DETROIT — The Michigan Minimum Wage and Overtime Laws specifically set how much and when a worker must be paid. The laws are set forth by state statute and non-exempt employers must comply with these laws. There are numerous exceptions to these laws based upon the type of employment, the classification of the job, the type and manner of compensation, and the size of the employer. There are also federal wage laws pursuant to the Federal Labor Standards Act (FLSA) that also set forth pay requirements from employers.
Michigan Overtime Pay Laws
Employees are required to receive compensation at a rate not less than one and one-half times the regular rate at which the employee is employed for employment in a workweek in excess of 40 hours in a workweek, unless otherwise exempt. The overtime minimum wage is $11.10 per hour. Exemptions include but not limited to: Executives, Administrates, Professionals, an employee employed in the capacity of Academic Administrative Personnel or Teacher in an elementary or secondary school.
If an individual is not paid overtime wages and is entitled to that pay, the Michigan overtime law provides that unpaid overtime can still be collected up to three years from the date the pay was earned. This is different compared to the Federal Law, which provides that two years can be collected, up to three years if the employer was consciously and intentionally violating the overtime pay law.
Michigan Minimum Wage Laws
The minimum wage rate is $8.50 per hour. An employer may pay a new employee who is less than 20 years of age a training hourly wage of $4.25 for the first 90 days of that employee’s employment. Additionally, tipped employees may be paid $2.65 per hour provided they receive and report tips that when combined with their hourly rate equals or exceeds the minimum hourly wage rate.
Under the State’s laws, Michigan employers must provide workers under the age of 18 with a thirty minute uninterrupted rest period if scheduled to work more than five consecutive hours. However, the law does not require employers to provide breaks, including lunch breaks, for workers eighteen (18) years old or older. An employer who chooses to provide a meal, lunch, or break period must completely relieve employees of their work duties for the break period to be unpaid. Visit http://www.michigan.gov/lara/0,4601,7-154-61256_11407_32352-140972–,00.html to learn more about Minimum Wage Laws.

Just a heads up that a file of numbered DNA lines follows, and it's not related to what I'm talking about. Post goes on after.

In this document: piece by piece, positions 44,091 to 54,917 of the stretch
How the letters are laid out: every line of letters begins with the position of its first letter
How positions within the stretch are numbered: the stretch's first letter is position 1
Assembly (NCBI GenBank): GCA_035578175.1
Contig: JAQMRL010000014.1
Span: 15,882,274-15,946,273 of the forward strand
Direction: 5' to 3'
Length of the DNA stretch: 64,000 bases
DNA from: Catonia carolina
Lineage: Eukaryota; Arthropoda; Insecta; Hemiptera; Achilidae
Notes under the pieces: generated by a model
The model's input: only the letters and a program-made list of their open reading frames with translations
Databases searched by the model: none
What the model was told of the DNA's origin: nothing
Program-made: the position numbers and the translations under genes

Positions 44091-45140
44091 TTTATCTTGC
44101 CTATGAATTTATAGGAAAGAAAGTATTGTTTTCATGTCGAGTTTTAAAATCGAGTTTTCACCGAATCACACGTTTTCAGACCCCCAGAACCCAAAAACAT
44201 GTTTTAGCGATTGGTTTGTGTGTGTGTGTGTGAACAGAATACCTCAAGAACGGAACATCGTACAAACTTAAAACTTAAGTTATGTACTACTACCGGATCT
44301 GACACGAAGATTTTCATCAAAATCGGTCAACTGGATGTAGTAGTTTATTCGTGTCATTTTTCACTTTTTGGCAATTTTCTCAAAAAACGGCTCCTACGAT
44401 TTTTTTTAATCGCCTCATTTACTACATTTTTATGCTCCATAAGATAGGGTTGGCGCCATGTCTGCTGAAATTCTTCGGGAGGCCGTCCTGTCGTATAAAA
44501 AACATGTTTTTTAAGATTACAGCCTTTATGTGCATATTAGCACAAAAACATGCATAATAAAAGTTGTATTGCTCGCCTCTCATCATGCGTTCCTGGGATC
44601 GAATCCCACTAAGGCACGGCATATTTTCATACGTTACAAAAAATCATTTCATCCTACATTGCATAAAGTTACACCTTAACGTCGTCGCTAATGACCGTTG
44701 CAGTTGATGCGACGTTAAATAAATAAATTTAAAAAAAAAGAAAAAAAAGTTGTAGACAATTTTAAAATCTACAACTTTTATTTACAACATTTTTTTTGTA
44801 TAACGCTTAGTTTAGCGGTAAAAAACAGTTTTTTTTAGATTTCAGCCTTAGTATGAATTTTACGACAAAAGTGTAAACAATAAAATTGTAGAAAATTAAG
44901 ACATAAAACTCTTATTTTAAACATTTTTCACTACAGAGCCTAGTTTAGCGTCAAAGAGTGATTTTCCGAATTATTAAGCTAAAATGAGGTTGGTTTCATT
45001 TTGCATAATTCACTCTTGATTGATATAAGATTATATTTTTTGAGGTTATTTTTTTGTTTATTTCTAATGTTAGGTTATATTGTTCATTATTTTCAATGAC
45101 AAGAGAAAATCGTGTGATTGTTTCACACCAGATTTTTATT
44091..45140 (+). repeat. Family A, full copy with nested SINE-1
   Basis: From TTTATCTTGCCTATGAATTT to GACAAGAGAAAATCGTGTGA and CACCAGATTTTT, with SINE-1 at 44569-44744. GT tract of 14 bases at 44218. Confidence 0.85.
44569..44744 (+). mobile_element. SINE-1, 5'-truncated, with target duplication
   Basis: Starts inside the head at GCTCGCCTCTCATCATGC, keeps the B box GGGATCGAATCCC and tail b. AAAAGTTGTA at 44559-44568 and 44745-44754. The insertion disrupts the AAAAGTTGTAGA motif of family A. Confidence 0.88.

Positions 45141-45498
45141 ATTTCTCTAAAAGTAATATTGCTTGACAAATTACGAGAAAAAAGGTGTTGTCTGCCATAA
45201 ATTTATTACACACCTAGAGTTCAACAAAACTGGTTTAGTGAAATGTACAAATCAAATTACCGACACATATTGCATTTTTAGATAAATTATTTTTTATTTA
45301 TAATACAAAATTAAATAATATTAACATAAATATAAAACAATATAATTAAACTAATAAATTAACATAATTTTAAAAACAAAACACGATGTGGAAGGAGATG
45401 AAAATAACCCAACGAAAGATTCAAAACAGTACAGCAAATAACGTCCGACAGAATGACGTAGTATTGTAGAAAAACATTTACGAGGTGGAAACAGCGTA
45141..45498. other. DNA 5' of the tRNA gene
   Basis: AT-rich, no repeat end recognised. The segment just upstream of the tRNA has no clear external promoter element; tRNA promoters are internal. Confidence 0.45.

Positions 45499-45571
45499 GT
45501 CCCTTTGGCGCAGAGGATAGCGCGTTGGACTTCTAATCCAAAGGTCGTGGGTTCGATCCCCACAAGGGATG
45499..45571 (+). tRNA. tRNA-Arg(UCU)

Michigan Minimum Wage & Overtime Laws Resource
An excellent resource for information is the Michigan Department of Licensing & Regulatory Affairs website.
Largest Cities in Michigan Providing Jobs
The ten largest cities in the State of Michigan provide jobs and income to both their own residents and those from outside communities. These include jobs in both public sector and private sector. The cities are listed below:
- Grand Rapids
- Sterling Heights
- Ann Arbor
Commonly Asked Michigan Overtime Pay Questions
You probably have questions about the overtime pay laws. Our legal team will answer all of your questions and concerns, including:
- How much is overtime pay?
- Am I entitled to overtime pay?
- Does Michigan have mandatory overtime laws?
- What is the Michigan wage and hour law?
- When is overtime owed?
- What is the overtime rate?
- How do I get my unpaid overtime pay?
Free Legal Advice For Michigan Unpaid Overtime Pay Claims
If you were not paid the required minimum wage pay or overtime pay, you have the legal right to pursue a wage claim against the past or present employer. There are strict time deadlines so you should contact our unpaid overtime lawyers today to determine whether you are owed unpaid wages. We will represent you on a No Win, No Fee basis so there are no legal fees or expenses unless we recover your unpaid lost wages for you.
To file a Michigan wage law claim, you should contact our highly qualified overtime lawyers today at (855) 754-2795 for a free, no obligation Case Review. You can also complete the Free Unpaid Overtime Case Review box on this page and an experienced attorney will contact you shortly.